Yes on West-MEC

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Ten elected officials encourage yes vote on single issue

October 19, 2016
News Release

In this highly politicized and divisive election cycle, there are not many issues people agree upon in the upcoming election. However, in an unprecedented show of support, nine city mayors and a Maricopa County Supervisor have joined together to ask voters to vote yes on a single issue.

This bi-partisan group of elected officials is asking voters to vote yes on the 2016 West-MEC Bond. In fact, no other issue on the November 8th ballot has the support of this many mayors. Here are a few things these community leaders are saying about the West-MEC bond:

Maricopa County Board of Supervisor Clint Hickman:

“As a fourth generation Arizonan, I have a unique perspective as to what makes our state great. My up-bringing has helped me understand the important tie between quality educational opportunities and success later in life. I also know that there are many paths to success and so I believe in and value the role of West-MEC in our community. This election, I urge you to vote yes for West-MEC.”

Phoenix Mayor Greg Stanton:

To complete internationally, we must support an education system with multiple paths from high school to post-secondary education or career training.  Every student deserves the chance to learn career skills or obtain industry certification.  West-MEC and its 12-member school districts are leading the charge with career and technical education, offering work-oriented classes to high school students. Join me in supporting the West-MEC bond.”

Goodyear Mayor Georgia Lord:

“Career and technical education is one of the best investments we can make in education, helping us attract jobs and build a workforce for companies to hire. We need to build a strong workforce to sustain our long-term economic growth. This is why I urge you to support the West-MEC bond on November’s ballot.”

Peoria Mayor Cathy Carlat:

“I am focused on attracting new business and jobs to Peoria and maintaining Peoria’s quality of life. Ensuring there are quality educational opportunities for all students will help us reach these goals. This is why I support the 2016 West-MEC bond and urge you to vote yes.”

Surprise Mayor Sharon Wolcott:

Recognizing that jobs require a trained workforce, we are excited for West-MEC’s 19-acre technical education center in Surprise, opening next August. I am dedicated to supporting job creation and quality education because they go hand in hand. Voting yes on the West-MEC bond is an opportunity to do both.”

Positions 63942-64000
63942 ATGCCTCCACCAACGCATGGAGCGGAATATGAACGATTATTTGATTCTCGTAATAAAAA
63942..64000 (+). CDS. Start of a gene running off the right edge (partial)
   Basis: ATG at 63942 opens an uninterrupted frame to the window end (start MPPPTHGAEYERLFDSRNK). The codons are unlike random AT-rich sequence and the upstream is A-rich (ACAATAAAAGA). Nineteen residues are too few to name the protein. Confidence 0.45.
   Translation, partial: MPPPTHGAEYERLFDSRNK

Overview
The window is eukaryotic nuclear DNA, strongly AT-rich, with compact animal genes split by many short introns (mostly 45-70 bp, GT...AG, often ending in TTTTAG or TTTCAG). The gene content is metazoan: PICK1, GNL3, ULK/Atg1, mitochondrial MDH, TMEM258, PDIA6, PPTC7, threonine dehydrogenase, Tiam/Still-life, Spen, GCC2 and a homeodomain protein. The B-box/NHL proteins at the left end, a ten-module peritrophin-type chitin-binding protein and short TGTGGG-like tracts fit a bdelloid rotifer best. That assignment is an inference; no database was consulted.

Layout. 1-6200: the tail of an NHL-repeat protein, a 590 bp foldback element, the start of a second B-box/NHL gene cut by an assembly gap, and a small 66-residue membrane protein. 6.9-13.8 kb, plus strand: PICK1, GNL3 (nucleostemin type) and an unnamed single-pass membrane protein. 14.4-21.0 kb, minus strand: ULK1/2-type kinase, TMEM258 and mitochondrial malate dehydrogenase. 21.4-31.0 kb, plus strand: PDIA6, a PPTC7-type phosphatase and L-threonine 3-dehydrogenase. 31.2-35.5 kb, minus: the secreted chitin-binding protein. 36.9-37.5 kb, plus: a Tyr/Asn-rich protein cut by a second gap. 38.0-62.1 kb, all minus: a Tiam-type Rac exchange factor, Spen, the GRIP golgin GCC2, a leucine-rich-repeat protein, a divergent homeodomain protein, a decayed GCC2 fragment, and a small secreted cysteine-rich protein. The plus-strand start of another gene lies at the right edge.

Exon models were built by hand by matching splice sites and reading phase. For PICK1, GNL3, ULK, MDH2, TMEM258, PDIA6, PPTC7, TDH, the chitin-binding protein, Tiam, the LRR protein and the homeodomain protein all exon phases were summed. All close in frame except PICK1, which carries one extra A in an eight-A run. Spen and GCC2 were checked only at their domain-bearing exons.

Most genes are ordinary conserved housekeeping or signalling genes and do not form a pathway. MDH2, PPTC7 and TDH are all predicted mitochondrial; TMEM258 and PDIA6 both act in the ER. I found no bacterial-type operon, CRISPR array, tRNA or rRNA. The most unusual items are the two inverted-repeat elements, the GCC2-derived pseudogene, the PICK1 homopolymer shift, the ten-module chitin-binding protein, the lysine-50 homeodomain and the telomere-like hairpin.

Buckeye Mayor Jackie Meck:

“Passing the West-MEC bond will set us up for future economic growth.  It will create more opportunities to obtain a technical education and we will be preparing our high-school graduates with the skills they need to be hired by local companies.”

Avondale Mayor Kenn Weise:

“West-MEC is a unique public school district that focuses on hands-on learning, leadership development training and industry certification to help prepare today’s students for tomorrow’s careers. I urge you to show your support for West-MEC by voting yes on this bond.”

Litchfield Park Mayor Thomas Schoaf:

“West-MEC gives students education options focused in areas, such as Emergency Medical Technician, Fire Science, Automotive Technology, Aviation Technology, as well as courses at high schools spanning eighteen different industries. Join me in supporting West-MEC by voting YES on the West-MEC bond.”

El Mirage Mayor Lana Mook:

“Students who enroll in West-MEC have higher education rates and increased success after graduation. The West-MEC bond will expand high-tech learning facilities, which are outfitted with innovative tools and equipment to prepare students with the experience they need for high-demand, high-skill, and high-wage careers. Please join me in our effort to support West-MEC.”

Youngtown Mayor Michael LeVault:

“Voting yes on the West-MEC bond supports our community and grows our workforce. Join me in voting yes!

Since 2002, West-MEC has grown significantly providing career and technical education across the North, West, and Northwest Valley. Career and technical education programs combine academic and career skill development and provide students with college credits, internship opportunities, and industry certifications.

Over the next few years, West-MEC is expected to more than double in its student population and grow from 21 central programs to 40 central programs. The 2016 West-MEC bond will help bring more programs to the Valley, such as construction trades, health/dental and veterinary training, and heavy equipment and heavy diesel specialties.  It will also allow the purchase of additional land to build new campuses.

The average cost to the homeowner is very minimal – approximately $6.06 per year on $100,000 of assessed valuation.

More than 700,000 registered voters will have the opportunity to support these efforts with a yes vote for the 2016 West-MEC bond. On Election Day, Nov. 8, 2016, voters will decide on $141 million bond package, which will be sold and used over a ten-year period.

For additional information about the impact of career and technical education and details about the bond, visit

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